Days of Change

Deep in the Heart of Texas

October 12, 2014

This is potentially gross, so don’t read after a big meal.

Ebola is part of a group of diseases known as viral hemorrhagic fever. VHFs replicate rapidly in cells and destroy them. As the victim is overwhelmed, cells ripped apart by the virus form a sludge that becomes part of the bloodstream, made up of other cells that are being destroyed. When a victim coughs up blood of expresses any other fluids, they are loaded with Ebola strains. The cure rate is about 50% if you can get the patient enough time to let their immune system attack the virus before they die.

This is important because it explains the communicability of Ebola. If someone contracts Ebola, their viral load will be relatively low for a few days. Contact may not be contagious. A person in the last stages of the disease and for some time after death, is almost completely contagious. It is the reason why medical people or care givers usually are the secondary victims of Ebola.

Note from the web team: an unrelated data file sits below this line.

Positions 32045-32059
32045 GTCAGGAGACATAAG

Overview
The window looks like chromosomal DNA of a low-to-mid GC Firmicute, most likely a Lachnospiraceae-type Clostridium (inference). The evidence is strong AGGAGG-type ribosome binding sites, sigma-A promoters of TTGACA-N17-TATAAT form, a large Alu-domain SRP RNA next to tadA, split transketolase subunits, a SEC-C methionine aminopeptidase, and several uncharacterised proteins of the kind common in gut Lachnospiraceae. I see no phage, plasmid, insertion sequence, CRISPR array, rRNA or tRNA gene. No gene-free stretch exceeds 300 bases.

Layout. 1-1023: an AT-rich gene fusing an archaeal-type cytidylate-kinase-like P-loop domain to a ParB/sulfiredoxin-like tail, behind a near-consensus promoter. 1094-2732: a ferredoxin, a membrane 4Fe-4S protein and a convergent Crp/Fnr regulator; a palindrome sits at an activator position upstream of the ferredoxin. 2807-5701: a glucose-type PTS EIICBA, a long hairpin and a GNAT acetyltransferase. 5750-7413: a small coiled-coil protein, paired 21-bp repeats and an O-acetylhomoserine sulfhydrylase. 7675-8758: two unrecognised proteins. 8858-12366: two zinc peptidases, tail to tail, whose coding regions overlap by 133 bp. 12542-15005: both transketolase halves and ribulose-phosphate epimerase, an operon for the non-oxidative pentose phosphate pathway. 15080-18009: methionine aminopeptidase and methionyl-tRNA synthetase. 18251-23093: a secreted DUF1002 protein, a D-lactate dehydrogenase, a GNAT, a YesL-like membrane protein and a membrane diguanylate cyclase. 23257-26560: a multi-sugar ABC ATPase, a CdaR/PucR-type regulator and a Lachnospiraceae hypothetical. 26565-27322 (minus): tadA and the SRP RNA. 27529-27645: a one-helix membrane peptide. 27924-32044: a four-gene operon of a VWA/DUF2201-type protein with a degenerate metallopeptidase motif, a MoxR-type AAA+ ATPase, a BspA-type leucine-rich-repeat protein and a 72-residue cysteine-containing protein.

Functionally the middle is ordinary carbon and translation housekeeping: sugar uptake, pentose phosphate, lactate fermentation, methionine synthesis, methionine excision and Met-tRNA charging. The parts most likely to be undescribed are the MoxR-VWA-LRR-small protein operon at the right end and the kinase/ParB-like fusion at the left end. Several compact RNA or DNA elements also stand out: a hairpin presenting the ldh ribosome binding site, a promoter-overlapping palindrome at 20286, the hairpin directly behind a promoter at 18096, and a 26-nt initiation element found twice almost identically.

The CDC has been trying to spin the case of a nurse who contracted Ebola from the first patient zero. They want to claim that the staff made a “mistake” is handling treatment. The fact is that the kind of precautions that should be taken are almost impossible in all but a few large hospitals who already took Ebola patients. They would need negative pressure rooms, chlorinated showers and Level 4 bio-hazard suits to reduce their risk.

Even if health care workers are the ones in danger, this could cripple our health care system. Imagine if nurses or their unions decided this was too high risk a job with too few precautions? What if doctors decided they’ve had it with ER duty? What if you have a medical emergency and had to go 10 miles further away because the Ebola hospital is closed. Wait. That already happened in Dallas, Texas.


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